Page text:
John Allen: Hurlers utilising football tactics is clear and present
Clare backs used a system to stymie the opposition sweeper but weren’t as successful at it as Waterford were in league
Limerick’s Cian Lynch, seen here getting away from David McInerney of Clare, had an excellent performance in last week’s Munster Senior Hurling Championship quarter-final at Semple Stadium. Photograph: James Crosbie/Inpho.
Last August I went to two Saturday evening All-Ireland football quarter-final games in Croke Park. I hadn’t been at a county football game for a good few years and it was like being at a sport I didn’t understand and hadn’t ever seen before.
I was in the Canal End so had a full view up the pitch. My company on that evening, a Mr Eddie O Donnell, was also a modern football philistine.
Tactically this was much too complicated for my 1970s/’80s football mind. It was like a game of space invaders with everybody moving almost all the time.
One tactic really had us puzzled. We were at a loss to understand why, when a kick out was being taken from the Canal End only six outfield players (three forwards and three backs) occupied the Hill 16 side of the field .
So what you may ask . Well these six players were one in front of the other in a straight line like a queue on a Saturday night in Jackie Lennox’s chipper.
There weren’t any players on the wings. The ball was then worked up the field. This happened for many kicks out and we couldn’t understand the logic of it.
After the game a football aficionado explained that this lessened the effectiveness of a sweeper. The forwards jinked around in little semi circles left and right with the backs on their tails not knowing in what direction the forward was eventually going to run. It definitely decreased the sweepers’ value.
The Waterford hurlers have been accused of using tactics from the ever-changing football manual. Well, the Clare hurlers must have also garnered a copy somewhere but didn’t use them as effectively as the Déise men can. We await further developments and possible criticism from the traditionalists.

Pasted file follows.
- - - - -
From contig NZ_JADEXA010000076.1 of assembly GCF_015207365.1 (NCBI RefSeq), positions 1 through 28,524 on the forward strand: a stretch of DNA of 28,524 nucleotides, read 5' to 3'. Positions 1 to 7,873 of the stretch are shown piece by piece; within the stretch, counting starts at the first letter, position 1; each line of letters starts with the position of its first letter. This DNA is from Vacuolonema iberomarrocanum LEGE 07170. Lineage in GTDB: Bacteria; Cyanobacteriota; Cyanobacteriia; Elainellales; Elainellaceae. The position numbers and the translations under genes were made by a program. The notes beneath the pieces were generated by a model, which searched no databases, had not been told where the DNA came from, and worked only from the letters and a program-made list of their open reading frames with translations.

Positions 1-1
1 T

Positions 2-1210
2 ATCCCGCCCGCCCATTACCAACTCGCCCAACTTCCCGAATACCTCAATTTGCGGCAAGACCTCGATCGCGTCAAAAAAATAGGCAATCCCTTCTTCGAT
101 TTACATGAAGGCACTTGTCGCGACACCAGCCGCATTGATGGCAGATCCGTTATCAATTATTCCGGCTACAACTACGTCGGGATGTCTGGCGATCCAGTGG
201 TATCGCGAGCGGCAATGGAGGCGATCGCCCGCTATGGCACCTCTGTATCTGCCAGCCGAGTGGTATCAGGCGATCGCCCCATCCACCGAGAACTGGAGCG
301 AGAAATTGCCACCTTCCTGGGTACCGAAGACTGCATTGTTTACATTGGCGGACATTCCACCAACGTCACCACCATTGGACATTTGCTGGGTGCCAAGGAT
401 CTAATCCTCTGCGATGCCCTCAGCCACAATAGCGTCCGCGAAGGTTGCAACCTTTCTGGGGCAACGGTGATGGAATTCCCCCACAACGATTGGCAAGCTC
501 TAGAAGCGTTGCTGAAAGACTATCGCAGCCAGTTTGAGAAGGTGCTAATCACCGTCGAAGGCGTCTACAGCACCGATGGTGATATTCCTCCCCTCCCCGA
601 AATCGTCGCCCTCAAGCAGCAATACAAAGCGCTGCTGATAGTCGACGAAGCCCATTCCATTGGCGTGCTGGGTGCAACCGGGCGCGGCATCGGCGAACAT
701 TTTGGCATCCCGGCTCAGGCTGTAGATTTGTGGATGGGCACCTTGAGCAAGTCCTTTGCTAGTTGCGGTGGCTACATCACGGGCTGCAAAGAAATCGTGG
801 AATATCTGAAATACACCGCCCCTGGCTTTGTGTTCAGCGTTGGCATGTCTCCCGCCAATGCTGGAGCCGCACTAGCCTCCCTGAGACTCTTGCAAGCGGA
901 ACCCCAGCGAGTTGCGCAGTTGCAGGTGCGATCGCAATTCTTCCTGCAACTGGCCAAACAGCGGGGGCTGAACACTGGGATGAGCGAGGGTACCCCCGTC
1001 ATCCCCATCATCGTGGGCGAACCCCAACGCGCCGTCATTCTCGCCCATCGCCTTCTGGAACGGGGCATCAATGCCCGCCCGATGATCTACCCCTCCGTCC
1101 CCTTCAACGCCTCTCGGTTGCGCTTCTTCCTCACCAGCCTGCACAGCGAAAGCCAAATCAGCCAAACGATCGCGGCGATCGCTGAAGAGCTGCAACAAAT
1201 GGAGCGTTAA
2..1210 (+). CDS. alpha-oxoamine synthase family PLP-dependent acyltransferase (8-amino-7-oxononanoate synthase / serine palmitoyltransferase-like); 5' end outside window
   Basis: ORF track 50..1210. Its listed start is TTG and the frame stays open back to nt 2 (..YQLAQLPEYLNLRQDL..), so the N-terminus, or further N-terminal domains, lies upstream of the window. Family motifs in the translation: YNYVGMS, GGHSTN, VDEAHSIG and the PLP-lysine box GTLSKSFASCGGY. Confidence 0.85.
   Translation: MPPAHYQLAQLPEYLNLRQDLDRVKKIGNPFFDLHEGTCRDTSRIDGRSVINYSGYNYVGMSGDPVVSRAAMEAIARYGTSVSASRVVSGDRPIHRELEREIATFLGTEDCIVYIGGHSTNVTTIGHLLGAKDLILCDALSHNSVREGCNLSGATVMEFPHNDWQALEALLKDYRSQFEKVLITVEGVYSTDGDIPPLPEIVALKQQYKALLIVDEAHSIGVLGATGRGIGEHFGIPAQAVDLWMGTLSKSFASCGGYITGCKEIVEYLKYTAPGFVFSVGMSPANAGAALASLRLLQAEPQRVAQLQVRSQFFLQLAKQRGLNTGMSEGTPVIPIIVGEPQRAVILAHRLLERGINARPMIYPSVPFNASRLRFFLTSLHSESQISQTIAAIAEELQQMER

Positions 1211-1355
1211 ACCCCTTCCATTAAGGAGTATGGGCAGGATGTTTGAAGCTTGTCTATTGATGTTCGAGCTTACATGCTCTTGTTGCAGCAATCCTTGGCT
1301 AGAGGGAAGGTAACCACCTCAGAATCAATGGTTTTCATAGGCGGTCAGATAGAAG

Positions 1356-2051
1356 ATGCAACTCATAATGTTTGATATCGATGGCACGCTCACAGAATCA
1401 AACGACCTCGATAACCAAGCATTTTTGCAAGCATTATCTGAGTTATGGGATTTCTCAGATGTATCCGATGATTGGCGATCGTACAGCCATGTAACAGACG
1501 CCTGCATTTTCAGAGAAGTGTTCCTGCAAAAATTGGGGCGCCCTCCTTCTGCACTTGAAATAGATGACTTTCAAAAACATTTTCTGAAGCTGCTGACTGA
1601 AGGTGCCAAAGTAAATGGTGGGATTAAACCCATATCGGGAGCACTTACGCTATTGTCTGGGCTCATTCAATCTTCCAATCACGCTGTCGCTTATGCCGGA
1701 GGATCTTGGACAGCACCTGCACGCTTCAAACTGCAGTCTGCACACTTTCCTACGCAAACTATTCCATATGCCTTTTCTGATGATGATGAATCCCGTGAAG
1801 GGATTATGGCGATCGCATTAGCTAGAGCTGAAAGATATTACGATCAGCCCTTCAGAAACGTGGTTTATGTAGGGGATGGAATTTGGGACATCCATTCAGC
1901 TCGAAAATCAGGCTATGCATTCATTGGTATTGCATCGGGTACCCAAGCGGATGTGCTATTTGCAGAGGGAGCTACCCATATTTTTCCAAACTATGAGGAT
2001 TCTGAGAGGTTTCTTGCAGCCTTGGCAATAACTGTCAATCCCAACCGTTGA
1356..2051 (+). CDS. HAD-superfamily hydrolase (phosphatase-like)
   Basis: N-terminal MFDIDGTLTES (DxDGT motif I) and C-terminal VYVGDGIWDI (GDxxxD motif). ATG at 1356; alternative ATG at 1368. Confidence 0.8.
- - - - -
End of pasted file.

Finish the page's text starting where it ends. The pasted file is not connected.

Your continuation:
Before I finish with last Sunday’s game I must acknowledge the carefree, excellent performance from Cian Lynch. He was superb and so was the performance of Andrew Kelly from Ballintotis NS in one of the Cork Sciath na Scol finals on Tuesday.
He got 1-9 on the scoreboard, a Joe Deane in the making, ciotóg, yellow helmet and all.
What an important match we have on Sunday. Two of the three big hitters in Leinster go to battle. The league match between them has almost no significance as Galway were already qualified when they played and performed accordingly.
We can trot out the usual comments and questions about Galway. Well one in particular. Which Galway team will show up? Maybe we could ask the same question about Dublin.
They had a league campaign which began in a blaze of glory and ended with them, like the schoolboy in the Dutch legend, trying to stop the leak in the dyke, but they just didn’t have enough fingers or ability to halt the Cork torrent.
This story, they say, is told to children to teach them that if they act quickly and in time, even with their limited strength and resources they can avert disasters.
Let it slip
Is it fair to say that Dublin is a team of limited strength? There’s no doubt but they are well handicapped by the fact that almost all of the top dual players, when forced to chose, opt for the big-ball game. The under-21 hurling forward line that played in the Leinster final last year were short four of the players who lined out with the minors in the 2011 All-Ireland final.
In my estimation Dublin, with their huge playing population, need to make a decision not to play any dual players at minor level. That’s a debate for another day I suppose.
What about the “they’re not natural hurlers” theory’? Where is the scientific evidence to back that one up? Surely it’s a sweeping generalisation and an insult to the many fine hurlers in Dublin.
What is a natural hurler? Are some children in specific counties born with a hurling gene? Is Dublin not one of those counties? What about the nature v nurture debate? Have a read of Geoff Colvin’s book Talent is Overrated or David Epstein’s The Sports Gene for science backed opinions on what really separates world-class performers from everybody else.
I don’t accept that Dublin haven’t been as successful as their very large playing population might suggest they should be because they’re not natural hurlers.
Maybe they don’t have enough top-class hurlers available. Maybe the best is yet to come. Maybe the coaching at child level needs forensic evaluation. The Dublin County Board certainly seem to be doing their utmost to ensure that hurling is being properly promoted and developed in the schools and clubs.
Go to battleJoe Canning
There are many questions hanging over both sides. The not natural and sometimes unpredictable Dublin against the naturally unpredictable and sometimes brilliant Galway might produce a epic.
Based on what we’ve seen from both sides this season I think Dublin are best placed to win.